Zika virus could be transmitted through our body fluids like saliva, vomit, urine, tears or stool, according to the findings of an investigation into a mysterious Zika case in Utah, which led to the first death from the virus in the US. The preliminary findings of the investigation was released in Sept. 13 in CDC’s Morbidity and Mortality Weekly Report (MMWR).
Salt Lake County Health Department confirmed the death of an elderly man that contracted the Zika virus on July 8. This marked the first death from Zika virus in the US. The patient’s blood test results showed that his virus was 100,000 times higher than the average.
Unexpectedly, the patient’s son was diagnosed with the virus after taking care of him. However, health officials cannot explain how the son contracted the virus.
The experts investigated the problem but after conducting epidemiological evaluation of family contacts, blood tests of individuals who have come into contact with the patient, as well as performing mosquito surveillance in the area, they could still not figure out how the son got infected. However, they found out that the son kissed his father and assisted the healthcare workers when they cleaned the patient.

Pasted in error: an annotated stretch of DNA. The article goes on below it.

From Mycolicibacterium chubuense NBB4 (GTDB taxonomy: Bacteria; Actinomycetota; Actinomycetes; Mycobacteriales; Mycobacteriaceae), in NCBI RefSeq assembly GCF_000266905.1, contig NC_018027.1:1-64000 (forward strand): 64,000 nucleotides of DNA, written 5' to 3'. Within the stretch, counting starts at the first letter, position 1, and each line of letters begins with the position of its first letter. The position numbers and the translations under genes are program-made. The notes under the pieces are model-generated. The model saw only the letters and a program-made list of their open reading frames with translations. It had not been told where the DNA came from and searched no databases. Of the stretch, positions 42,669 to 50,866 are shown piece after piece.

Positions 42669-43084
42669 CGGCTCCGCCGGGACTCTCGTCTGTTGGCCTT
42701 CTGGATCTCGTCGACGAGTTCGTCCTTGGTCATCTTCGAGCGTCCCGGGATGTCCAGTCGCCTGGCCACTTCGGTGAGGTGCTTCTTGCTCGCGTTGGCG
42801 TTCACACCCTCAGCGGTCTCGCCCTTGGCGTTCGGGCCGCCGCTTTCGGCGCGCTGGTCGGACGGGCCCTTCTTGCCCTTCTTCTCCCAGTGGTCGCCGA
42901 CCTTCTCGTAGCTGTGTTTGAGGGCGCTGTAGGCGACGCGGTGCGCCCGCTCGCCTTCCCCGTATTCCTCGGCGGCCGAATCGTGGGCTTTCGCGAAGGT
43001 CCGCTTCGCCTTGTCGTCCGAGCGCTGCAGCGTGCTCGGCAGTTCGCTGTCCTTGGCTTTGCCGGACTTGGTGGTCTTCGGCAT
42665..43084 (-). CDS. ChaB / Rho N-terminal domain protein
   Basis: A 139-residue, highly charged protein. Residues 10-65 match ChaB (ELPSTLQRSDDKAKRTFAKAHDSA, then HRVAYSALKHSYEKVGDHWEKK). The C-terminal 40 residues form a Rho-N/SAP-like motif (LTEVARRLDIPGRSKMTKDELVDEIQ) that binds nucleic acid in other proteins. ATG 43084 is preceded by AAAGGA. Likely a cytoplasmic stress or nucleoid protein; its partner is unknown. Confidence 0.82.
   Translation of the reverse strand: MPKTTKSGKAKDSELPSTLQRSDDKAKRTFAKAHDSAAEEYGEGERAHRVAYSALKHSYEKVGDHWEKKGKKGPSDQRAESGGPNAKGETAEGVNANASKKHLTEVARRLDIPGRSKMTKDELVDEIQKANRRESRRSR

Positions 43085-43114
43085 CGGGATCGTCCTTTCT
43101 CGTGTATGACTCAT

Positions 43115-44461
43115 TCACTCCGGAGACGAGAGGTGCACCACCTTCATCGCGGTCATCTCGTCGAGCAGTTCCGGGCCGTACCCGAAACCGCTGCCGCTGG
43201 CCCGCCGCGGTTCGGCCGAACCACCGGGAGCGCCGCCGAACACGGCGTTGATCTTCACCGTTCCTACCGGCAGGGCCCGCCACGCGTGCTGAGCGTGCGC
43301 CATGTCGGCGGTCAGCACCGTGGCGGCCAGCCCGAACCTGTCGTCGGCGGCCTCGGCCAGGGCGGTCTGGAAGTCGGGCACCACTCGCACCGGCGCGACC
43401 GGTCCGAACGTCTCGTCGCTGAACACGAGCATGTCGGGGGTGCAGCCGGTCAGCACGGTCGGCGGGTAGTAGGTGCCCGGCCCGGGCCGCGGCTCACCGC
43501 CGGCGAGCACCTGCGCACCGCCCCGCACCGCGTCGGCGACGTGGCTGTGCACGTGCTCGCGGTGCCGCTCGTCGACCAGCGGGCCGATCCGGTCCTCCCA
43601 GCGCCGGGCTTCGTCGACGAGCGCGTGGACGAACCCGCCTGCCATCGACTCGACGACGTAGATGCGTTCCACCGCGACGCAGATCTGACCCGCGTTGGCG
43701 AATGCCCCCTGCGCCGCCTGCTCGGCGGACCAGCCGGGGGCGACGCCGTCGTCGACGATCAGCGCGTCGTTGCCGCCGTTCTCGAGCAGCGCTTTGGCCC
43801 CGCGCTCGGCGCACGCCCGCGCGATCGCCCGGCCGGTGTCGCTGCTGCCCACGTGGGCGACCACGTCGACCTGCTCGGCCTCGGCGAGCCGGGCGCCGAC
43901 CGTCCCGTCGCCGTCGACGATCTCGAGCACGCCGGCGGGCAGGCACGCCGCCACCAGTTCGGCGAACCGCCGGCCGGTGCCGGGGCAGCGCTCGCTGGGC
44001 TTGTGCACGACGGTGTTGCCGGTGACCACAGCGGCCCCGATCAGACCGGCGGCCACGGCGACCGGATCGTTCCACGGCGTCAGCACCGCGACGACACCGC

Consequently, the researchers determined that the son most likely contracted the virus through contact with his father’s bodily fluids. Nevertheless, the experts assert that they kept the case open due to the lack of additional cases that could support this new mode of transmission.
“This investigation will remain active, and we will continue working to learn more about Zika virus and how it may be spread,” points out Dagmar Vitek, MD, medical director of the Salt Lake County Health Department. “People should continue to take the appropriate steps to prevent Zika virus infection — especially pregnant women and healthcare workers who are caring for severely ill patients with the disease.”